Ποιειν Και Πραττειν - create and do

India perceived by an outsider Gabriel Rosenstock


What is beautiful about India (and Ireland) is that we will never understand either of them. Ever. Quite impossible, I am happy to say. We get glimpses, that is all.
I have just finished reading The Hill of Devi by E.M Forster. The great novelist was once Private Secretary to the Maharaja of Dewas Senior, more of saint than a ruler. Much of the book is about how 'impossible' India is (in the eyes of the British administrators); of course, the time was 1921 but it could have been the 14th century. The kingdom is divided between two brothers, each with their own little army and national anthem and so on. It is a book that is sad and funny in turns and ends in tragedy. The English do not understand omens, superstitions, ritual etc. half as well as the Irish do.

Extract from a motoring incident:

His Highness sat up keenly interested. 'The animal came from the left?' he asked.
'It was a large animal? Larger than a pig but not as big as a buffalo?'
'Yes, but how did you know?'
'You couldn't be sure what animal it was?'
'No, we couldn't.'
He leant back and said, 'It is most unfortunate. Years ago I ran over a man there. I was not to blame - he was drunk and ran out on the road and I was cleared at the inquiry, and I gave money to his family. But ever since he has been trying to kill me in the form you describe.'.....

Well, there you go! I don't know if anyone reads The Hill of Devi anymore.

We shall continue to explore and to celebrate, to look for the highs and the lows, the blinding light and the shadows, the history and the myth, the unbearable lies, the unbearable truth.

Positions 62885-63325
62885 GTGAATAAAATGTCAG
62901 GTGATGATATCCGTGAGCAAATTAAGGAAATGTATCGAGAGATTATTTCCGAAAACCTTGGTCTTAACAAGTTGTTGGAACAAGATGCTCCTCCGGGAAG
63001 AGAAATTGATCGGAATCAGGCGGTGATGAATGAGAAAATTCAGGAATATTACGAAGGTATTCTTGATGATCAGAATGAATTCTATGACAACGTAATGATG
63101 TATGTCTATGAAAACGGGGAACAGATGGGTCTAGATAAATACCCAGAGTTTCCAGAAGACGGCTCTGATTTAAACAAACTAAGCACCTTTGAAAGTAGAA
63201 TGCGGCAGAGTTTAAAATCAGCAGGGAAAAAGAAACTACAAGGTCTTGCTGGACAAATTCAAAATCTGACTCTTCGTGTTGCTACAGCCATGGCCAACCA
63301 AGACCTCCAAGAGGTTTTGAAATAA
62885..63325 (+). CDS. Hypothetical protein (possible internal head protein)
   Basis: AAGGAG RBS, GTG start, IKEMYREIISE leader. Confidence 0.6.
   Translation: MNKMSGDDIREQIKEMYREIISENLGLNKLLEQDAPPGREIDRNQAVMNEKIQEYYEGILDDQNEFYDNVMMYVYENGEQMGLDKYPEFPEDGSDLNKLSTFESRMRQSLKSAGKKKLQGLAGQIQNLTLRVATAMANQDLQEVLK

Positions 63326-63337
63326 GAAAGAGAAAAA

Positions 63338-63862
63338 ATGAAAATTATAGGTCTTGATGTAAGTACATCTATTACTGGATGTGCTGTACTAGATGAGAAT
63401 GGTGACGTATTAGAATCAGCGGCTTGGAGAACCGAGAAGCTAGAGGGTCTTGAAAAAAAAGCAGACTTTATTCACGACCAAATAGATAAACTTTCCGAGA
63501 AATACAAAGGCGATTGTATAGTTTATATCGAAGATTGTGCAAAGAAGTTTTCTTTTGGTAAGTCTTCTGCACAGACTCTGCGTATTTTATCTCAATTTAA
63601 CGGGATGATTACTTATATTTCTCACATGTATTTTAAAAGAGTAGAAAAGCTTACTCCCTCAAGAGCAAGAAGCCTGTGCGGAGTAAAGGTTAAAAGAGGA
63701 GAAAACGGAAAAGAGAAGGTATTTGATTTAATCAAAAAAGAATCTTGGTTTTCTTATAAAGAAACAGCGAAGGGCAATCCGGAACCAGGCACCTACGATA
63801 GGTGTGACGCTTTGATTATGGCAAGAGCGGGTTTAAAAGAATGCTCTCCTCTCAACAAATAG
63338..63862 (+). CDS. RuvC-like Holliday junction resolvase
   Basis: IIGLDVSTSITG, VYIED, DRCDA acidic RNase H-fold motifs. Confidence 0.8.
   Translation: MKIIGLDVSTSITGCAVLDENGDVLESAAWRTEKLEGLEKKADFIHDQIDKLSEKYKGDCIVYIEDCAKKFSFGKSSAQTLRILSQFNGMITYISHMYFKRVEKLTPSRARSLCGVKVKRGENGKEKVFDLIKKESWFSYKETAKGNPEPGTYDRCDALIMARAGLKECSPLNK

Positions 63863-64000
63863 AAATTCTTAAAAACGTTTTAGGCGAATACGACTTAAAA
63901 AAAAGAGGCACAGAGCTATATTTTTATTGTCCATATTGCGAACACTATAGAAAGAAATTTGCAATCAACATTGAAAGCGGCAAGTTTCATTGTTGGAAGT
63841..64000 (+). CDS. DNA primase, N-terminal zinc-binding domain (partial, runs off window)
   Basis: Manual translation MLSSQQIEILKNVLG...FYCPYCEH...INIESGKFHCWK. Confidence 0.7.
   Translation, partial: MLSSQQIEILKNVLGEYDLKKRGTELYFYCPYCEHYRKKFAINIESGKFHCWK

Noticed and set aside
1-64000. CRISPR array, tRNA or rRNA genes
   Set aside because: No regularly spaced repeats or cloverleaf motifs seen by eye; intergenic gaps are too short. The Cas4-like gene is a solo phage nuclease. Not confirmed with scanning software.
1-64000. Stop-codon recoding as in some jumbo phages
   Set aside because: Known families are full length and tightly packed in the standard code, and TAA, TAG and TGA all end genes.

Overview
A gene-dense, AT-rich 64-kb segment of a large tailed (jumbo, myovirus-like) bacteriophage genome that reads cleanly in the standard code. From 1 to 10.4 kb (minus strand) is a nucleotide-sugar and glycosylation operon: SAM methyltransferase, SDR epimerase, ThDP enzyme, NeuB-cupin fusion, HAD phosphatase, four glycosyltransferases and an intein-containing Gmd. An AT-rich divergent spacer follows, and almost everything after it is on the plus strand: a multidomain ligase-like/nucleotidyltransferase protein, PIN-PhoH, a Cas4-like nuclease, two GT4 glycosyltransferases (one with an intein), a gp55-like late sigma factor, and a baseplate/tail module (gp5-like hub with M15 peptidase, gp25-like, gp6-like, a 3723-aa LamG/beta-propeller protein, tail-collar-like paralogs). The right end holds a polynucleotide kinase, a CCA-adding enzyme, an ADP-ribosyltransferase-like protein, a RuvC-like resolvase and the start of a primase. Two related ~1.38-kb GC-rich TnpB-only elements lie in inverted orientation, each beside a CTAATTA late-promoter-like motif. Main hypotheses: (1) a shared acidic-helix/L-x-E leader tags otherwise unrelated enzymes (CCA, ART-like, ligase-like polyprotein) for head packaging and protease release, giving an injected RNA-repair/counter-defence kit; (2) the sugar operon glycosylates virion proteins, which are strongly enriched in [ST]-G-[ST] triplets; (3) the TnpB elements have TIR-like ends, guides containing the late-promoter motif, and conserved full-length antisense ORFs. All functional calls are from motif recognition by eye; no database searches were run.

There is as well my travelogue, a large section of which is about my first visit to India, written by an outsider, of course, and hardly more enlightened than Morgan Forster. It is dedicted to a herb!

Gabriel Rosenstock



The snake goddess - Cover taken from Anjan Sen's newest book


A short story taken from his 'Travelogue':

Exploding god population …

A few hours sleep… As soon as we hit the streets again we are accosted by a fine strapping woman who is our self-appointed guide for the morning. Neither Eithne nor myself have developed a reliable refusal technique as of yet. Something we must learn. Our guide perceives immediately

that I’m not a business man and that my interests incline towards the metaphysical, because she instantly proclaims, as though commenting on the weather, that there are 39,000,000 gods in Mumbai alone. (That’s a lot, considering there are only 10,000,000 people). Eithne is not impressed with these statistics. It’s good that one of us, at least, is not too impressionable.



rags on the pavement –

a body stirs in them


Behold,’ says our guide, pointing to a mangy dog, ‘God in dog. Look, God in cat!’